Discover Nikkei

https://www.discovernikkei.org/en/journal/2020/4/16/nikkei-uncovered-41/

Comfort

This month, we feature California-based Yonsei writer, Kendall Tani, and Arizona-based Sansei writer, Susan Yamamura. Susan’s is a lighthearted parody poem that heralds where we look for some solace during a time of major strife, while Kendall’s first piece featured here, soft bodies, speaks to a relationship with oneself through an intimate practice of shaping earth (and future) by hand. Both reminded me of the ideas of comfort and doing something good for ourselves...like poetry, a vessel through which we might practice introspection, our potential, or a bit of peace....enjoy.

—traci kato-kiriyama

* * * * *

Kendall Tani is a “sometimes-artist” currently based in their hometown of Mammoth Lakes, CA. Much of their artwork, whether visual or written, draws from their personal experience as a fourth-generation Japanese American (Yonsei) navigating mental health and finding and creating community. Kendall has spent the past year focusing their creative energies into the multidisciplinary Asian American arts collaborative Bonbu Stories, which combines music, spoken word, taiko, and movement to explore vulnerability and connection. When not making art or working at their family’s Japanese restaurant, they can be found baking and appreciating all things cute (especially dogs).

 

soft bodies

The feel of fingers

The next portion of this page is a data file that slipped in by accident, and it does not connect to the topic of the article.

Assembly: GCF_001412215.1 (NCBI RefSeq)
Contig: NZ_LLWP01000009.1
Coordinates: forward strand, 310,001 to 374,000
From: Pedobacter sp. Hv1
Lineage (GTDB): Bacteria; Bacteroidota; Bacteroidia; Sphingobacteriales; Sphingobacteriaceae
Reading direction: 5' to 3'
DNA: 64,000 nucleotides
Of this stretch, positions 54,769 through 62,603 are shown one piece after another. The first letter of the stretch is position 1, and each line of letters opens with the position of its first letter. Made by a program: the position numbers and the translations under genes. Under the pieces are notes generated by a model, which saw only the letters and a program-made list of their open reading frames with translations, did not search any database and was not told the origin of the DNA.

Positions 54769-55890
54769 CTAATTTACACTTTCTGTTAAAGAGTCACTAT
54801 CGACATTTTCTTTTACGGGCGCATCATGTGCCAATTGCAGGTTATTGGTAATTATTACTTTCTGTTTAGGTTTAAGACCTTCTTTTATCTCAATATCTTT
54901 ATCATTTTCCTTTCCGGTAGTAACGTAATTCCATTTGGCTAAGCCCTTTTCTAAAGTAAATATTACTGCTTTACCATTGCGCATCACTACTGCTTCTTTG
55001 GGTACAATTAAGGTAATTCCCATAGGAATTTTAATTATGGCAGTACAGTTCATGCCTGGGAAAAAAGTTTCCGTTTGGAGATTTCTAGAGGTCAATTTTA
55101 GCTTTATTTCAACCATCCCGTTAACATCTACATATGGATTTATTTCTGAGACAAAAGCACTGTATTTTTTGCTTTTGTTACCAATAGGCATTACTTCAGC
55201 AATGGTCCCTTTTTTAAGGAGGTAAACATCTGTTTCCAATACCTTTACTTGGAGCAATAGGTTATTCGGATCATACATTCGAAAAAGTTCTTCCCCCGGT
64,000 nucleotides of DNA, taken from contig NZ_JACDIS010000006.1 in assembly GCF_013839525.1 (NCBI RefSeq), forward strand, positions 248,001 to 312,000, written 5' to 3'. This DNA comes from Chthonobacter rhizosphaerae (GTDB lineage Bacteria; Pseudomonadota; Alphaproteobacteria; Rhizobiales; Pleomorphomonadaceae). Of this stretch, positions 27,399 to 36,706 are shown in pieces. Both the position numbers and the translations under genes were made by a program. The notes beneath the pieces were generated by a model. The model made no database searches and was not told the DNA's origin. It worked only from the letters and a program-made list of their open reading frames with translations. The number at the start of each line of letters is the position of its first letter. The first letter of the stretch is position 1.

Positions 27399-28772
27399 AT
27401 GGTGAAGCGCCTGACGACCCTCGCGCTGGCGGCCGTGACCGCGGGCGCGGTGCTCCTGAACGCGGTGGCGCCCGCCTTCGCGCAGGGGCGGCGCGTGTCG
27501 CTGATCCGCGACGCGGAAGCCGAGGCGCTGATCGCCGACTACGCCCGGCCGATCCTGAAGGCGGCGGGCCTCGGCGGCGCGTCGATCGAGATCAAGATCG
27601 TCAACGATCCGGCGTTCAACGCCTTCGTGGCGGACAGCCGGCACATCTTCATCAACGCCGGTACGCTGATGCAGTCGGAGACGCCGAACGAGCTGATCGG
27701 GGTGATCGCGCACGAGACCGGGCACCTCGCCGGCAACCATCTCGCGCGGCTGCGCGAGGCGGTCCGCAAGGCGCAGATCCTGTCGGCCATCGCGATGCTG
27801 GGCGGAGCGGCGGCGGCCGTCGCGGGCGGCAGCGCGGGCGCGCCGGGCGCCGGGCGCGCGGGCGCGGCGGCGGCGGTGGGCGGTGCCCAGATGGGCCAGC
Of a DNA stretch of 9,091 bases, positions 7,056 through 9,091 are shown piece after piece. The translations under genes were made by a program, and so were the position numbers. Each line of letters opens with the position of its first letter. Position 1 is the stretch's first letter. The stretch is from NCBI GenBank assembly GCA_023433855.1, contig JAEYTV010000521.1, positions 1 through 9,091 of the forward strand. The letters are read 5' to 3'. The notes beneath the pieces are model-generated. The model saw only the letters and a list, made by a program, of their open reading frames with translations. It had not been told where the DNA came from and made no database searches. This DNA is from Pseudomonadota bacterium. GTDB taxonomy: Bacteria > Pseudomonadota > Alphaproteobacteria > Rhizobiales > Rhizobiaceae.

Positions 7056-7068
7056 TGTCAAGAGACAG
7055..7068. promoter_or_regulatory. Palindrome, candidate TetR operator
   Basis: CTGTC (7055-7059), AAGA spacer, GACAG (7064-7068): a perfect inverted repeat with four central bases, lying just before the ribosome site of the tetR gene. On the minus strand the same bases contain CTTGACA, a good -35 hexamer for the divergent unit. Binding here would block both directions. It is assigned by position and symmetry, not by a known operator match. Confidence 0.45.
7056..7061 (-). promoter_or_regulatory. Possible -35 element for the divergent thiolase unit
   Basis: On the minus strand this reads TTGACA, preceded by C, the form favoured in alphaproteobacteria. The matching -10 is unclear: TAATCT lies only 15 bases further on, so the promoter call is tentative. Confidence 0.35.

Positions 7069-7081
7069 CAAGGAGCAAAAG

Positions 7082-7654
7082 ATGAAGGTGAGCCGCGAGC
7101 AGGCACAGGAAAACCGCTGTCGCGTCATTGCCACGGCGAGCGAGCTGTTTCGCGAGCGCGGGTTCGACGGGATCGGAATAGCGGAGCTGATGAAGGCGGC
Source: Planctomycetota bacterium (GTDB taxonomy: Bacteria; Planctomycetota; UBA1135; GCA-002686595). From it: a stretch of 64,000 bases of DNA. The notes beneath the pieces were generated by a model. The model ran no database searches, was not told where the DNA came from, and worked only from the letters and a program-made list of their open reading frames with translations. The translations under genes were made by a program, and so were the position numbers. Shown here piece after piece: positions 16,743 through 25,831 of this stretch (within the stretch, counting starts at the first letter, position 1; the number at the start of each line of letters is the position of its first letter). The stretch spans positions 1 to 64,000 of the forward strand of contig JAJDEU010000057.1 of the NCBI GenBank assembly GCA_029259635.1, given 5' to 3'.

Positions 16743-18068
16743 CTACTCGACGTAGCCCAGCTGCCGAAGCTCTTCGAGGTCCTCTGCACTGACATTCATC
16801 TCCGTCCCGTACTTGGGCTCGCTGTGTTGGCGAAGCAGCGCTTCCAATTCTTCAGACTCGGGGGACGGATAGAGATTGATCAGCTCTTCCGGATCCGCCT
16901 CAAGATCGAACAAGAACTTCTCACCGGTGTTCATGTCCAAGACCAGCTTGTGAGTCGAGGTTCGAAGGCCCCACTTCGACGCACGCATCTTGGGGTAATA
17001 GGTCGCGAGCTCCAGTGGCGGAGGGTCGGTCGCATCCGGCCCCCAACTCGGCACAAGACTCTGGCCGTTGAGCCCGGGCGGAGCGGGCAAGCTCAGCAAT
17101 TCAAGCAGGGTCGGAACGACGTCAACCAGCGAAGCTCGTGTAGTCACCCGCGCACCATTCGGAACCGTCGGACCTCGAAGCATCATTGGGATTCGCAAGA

sinking into my skin like

anchors embedding themselves
in shallows, gouging out

supple clay to shape and raze
and shape again

persists, a phantom memory
I can never seem to shake

I tried to disguise my fear of touch
and tenderness

as a fondness for
the reliable violence of fire

and its power
to scorch and scar my form

into solidity, earthenware
being birthed in a kiln

but I couldn’t convince you this
self-embalmment was self-love

that finding asylum as an artifact
for future hands to hold

without leaving traces
of their touch

was worth the sacrifice
of flesh and feeling

you showed me how touch
could mold elastic earth

without harm, that there is
a certain immortality

in the flux of workable bodies
and flexible flesh

that we are full of futures,
of perpetual potential to become.

you make me soft
and indestructible.

salvage

currents carry me
away from shore, my
memories and what-could-bes
floating out into the sea, flotsam
of a life lived
and being lived
and about to be lived.

out in the open remoteness,
salted air over salted water with
vicissitudes of blues,
I am just a body in a body,
an expanse in an even
greater vastness,

drifting, drifting.

* These poems are copyrighted by Kendall Tani (2020)

 

* * * * *

Susan Yamamura was born in Seattle, WA in 1940. She and her family were sent to Camp Harmony, WA and Camp Minidoka, ID. She graduated from the University of Washington, Seattle, in 1962. She first worked as a computer programmer at Space Technology Labs in Redondo Beach, CA and later at the Boeing Co in Seattle. Susan retired from managing a computer and graphics lab in the Chemistry Department at the University of Arizona in 1997.

She had a son with Hank Yamamura; Hank passed away in 2008. She currently lives in Tucson, Arizona.

 

Two Weeks After Lockdown
My Sincere Apologies to Clement Moore

‘Twas a fortnight after lockdown, when all through the house
Not a creature was stirring, not even a mouse
The face masks were hung by the chimney with care
In hopes that the heat would kill any viruses there:

The children were nestled all snug in their beds;
While visions of more home school danced in their heads;
And I in my kerchief, and papa in his cap,